AWLCF has two old, refurbished rigs from which its derives its entire revenue stream. This revenue has not been covering its high dividend for the last couple of quarters and that may not change. One of its rigs has a contract extension in place, but at a lower rate that will generate less revenue. The other has an expiration date in the not-too-distant future and with no extension, so far.That could come and other deals could happen but the fact remains that these rigs become less and less competitive as they are both more than 30 years old and fewer companies start by looking at the oldest rigs on the lot.
NADL and its dividend depend heavily on the future of its deal with Rosneft. JF will have to come up with something fast. The talk is that Tor Olav wanted this Russian deal more than Big John. If he pulls the plug on the Russian deal NADL could take a big hit and cut its dividend. The deadline for acting is Nov 8 or 10 (something like that) and I personally would not touch it until after that time or, better yet, after earnings are reported late November.
SDRL I would buy for no other reason than its future is closely linked with JF's personal fame and fortune. If he says the dividend is good it must be so. If he pulls out of the NADL/Russian deal he can no doubt keep the ship afloat and it should continue to be offshore leader for years to come. That company needs a steady, experienced hand on the tiller and JF is just the guy you want.
Let's hear it for energy.... four stocks up 10% is better than getting a birdie on the last four holes of the back nine. Neither is something I would even dream of. The debate about the future price of oil or tea in China is just guesswork to me, but I do know my portfolio was up 4.8% today with 14 of 35 stocks up more than 5.5%. Nothing like a tiger in your tank. MEMP, ETE, TOO, LNCO and MAIN were my top performers. Still a long row to hoe before I get back to where I was the end of August.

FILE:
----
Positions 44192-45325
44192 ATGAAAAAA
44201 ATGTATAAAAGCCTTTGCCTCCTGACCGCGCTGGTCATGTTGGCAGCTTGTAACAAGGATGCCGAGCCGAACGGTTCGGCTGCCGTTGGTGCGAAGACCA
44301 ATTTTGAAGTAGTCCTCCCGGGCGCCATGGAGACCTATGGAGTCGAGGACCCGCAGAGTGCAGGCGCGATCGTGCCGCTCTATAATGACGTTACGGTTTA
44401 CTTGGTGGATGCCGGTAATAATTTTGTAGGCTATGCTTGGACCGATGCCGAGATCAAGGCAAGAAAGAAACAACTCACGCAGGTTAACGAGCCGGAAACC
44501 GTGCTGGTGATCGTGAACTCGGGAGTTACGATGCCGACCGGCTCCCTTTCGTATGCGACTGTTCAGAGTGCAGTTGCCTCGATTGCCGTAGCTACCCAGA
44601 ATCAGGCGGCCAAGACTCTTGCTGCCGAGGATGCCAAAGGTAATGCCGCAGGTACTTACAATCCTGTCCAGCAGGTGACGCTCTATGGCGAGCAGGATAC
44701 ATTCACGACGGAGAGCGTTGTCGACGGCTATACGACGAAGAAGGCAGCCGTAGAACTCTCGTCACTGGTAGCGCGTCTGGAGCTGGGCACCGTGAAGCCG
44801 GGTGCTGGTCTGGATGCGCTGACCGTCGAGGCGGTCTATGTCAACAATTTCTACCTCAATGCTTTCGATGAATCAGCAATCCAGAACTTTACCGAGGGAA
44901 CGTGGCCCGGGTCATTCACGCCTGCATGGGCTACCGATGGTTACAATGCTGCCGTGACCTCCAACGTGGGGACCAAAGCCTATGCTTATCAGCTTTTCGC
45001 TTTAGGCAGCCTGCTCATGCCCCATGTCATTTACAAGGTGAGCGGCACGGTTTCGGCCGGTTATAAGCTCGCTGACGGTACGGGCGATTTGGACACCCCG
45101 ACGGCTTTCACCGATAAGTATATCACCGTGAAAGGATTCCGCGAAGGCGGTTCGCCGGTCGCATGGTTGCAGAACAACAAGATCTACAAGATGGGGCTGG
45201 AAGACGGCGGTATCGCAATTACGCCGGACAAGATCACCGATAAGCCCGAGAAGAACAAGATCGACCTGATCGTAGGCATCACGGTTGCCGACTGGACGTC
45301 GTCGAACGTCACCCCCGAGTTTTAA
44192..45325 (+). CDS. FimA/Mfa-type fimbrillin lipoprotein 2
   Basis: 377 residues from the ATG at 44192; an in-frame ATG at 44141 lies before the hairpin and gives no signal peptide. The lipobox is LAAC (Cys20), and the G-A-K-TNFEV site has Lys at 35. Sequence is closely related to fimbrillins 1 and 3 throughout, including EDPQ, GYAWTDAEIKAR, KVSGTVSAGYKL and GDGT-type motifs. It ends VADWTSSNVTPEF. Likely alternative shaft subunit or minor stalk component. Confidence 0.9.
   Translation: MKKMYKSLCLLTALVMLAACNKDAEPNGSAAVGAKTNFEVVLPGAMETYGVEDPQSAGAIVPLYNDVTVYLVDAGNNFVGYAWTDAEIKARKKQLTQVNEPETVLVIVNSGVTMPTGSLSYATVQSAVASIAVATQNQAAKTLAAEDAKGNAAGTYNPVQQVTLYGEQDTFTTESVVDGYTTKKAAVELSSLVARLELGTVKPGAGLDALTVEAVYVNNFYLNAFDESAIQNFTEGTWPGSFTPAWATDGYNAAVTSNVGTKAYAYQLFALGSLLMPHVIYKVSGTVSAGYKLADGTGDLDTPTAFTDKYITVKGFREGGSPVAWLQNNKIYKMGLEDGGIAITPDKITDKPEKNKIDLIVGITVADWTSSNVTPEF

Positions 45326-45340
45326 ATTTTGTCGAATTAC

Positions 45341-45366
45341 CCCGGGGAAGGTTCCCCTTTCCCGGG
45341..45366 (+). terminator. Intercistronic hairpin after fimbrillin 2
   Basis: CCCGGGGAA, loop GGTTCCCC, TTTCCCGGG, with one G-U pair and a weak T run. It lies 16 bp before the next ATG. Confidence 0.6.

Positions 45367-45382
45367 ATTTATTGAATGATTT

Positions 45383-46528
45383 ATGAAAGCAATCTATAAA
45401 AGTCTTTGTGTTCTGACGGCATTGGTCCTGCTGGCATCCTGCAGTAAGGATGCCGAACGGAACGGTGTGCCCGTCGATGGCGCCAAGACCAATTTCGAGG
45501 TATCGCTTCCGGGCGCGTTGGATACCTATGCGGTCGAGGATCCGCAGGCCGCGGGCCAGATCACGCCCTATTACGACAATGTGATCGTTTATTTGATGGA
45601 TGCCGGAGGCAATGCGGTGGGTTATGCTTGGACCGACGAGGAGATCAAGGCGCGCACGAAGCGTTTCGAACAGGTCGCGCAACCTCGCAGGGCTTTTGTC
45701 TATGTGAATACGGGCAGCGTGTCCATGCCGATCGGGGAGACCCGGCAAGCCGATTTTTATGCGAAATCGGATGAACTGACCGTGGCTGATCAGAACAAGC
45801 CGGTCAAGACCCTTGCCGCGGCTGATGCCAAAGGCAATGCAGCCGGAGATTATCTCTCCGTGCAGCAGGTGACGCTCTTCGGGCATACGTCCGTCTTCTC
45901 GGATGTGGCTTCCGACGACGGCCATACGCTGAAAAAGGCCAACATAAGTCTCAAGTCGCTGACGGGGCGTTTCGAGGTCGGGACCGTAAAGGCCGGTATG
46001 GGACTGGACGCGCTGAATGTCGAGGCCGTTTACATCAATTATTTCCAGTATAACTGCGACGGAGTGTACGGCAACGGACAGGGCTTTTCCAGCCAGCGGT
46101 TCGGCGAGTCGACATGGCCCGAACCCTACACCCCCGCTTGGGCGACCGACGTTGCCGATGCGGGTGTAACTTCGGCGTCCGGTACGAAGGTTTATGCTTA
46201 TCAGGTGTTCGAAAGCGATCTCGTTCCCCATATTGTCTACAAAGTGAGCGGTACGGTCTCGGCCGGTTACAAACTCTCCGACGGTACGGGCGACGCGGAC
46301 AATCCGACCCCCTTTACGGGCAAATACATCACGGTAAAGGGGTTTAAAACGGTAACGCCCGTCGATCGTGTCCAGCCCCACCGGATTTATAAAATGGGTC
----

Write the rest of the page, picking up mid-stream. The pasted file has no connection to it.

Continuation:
After investing my wife's recent pension to ira rollover, "I" now own 35 stocks. My top 10 is KMR, LNCO, GMLP, HTGC, SDLP, CPLP, GLNG, MEMP, ARCC, and TOO. Lots of good stuff out there at good prices in energy, even though many have gained yesterday and so far today. I would NOT buy any driller, onshore or offshore but am holding SDLP and SDRL.
I am a rank amateur and guess a lot. But as far as BDCs, maybe a glimmer or two.... low unemployment claims last week (US economy showing a little strength?) and banks are not reporting any upsurge in already low loans (good for other lenders like BDCs?)
My bias is also putting $$ to work right away to replace income lost with my wife's recent retirement. If I can get a secure 10% yield I'm going for it and will let the share prices do what they do.
And another item is CHK selling over $5 billion in Marcellus and Utica shale assets to Southwestern. CHK has debt issues it continues to address but that says to me that retrenching is in when it comes to managing exploration and production assets and expenditures... and maintaining dividends.
A couple of pieces of news on LNG may be helping... Hoegh has an FRSU going on line to import LNG into Egypt. You can participate in that with HMLP. And Woodside, in Austrailia, upped its forecasts related to LNG export. So while the enthusiasm for LNG sometimes gets overdone, the sector is for real and long term trend remains bullish.
I've stuck my foot in my mouth so many times I've gotten to almost like the taste of shoe polish, but oil and gas up in the early going so at least someone besides me is buying. The Bloomberg article (DH's link) speaks of the oilers being focused on lower but more efficient use of capex and maintaining dividends. I think that is the trend for now, so the dividends should keep prices afloat. Dow was down 1.3% yesterday and I was up 1.3%. Today (it is very early), the Dow is down .65% and my portfolio is up 1.2% and climbing. Knocking on wood real hard.
LNG shipping up today. The golars (GLNG, GMLP) were lagging the group but now heading in the right direction. Could be a good entry point.?
I seem to be swimming against the tide of opinion on this board, but I am (or, I should say my wife's recent IRA rollover is) fully invested with BDCs, oil and gas midstream and upstream, and a couple of marine stocks as recent buys. These are at a 10+% yield with the expectation that the dividends will at worst remain flattish and at best increase modestly.